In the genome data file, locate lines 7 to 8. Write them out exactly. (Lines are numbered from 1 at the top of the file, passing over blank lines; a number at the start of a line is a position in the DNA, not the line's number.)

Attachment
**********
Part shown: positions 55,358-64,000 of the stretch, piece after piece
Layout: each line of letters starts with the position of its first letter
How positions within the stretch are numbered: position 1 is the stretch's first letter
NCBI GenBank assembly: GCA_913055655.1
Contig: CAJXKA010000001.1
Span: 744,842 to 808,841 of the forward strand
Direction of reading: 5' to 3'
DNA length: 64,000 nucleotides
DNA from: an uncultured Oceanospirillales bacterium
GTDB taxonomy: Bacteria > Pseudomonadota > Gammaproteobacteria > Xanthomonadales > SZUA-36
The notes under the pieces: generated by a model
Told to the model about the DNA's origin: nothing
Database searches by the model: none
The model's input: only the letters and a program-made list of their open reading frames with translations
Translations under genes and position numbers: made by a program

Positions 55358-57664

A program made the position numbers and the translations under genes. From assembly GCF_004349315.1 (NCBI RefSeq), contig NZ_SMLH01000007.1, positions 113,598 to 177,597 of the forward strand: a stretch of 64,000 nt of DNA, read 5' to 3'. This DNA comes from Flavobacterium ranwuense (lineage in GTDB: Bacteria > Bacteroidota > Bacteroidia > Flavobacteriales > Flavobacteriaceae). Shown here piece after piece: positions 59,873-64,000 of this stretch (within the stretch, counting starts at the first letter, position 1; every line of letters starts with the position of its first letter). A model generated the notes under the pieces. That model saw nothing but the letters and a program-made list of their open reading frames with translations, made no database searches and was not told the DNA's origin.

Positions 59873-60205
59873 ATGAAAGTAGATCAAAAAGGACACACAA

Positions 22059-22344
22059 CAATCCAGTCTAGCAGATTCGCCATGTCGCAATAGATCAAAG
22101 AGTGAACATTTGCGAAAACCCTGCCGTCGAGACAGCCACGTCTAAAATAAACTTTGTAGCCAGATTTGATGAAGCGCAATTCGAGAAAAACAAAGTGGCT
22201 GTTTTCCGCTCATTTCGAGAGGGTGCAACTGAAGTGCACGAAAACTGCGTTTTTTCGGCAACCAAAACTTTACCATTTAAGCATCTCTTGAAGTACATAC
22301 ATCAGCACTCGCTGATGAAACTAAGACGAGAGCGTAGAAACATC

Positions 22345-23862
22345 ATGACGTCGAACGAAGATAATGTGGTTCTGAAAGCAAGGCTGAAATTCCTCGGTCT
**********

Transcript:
Direction of reading: 5' to 3'
DNA length: 64,000 nucleotides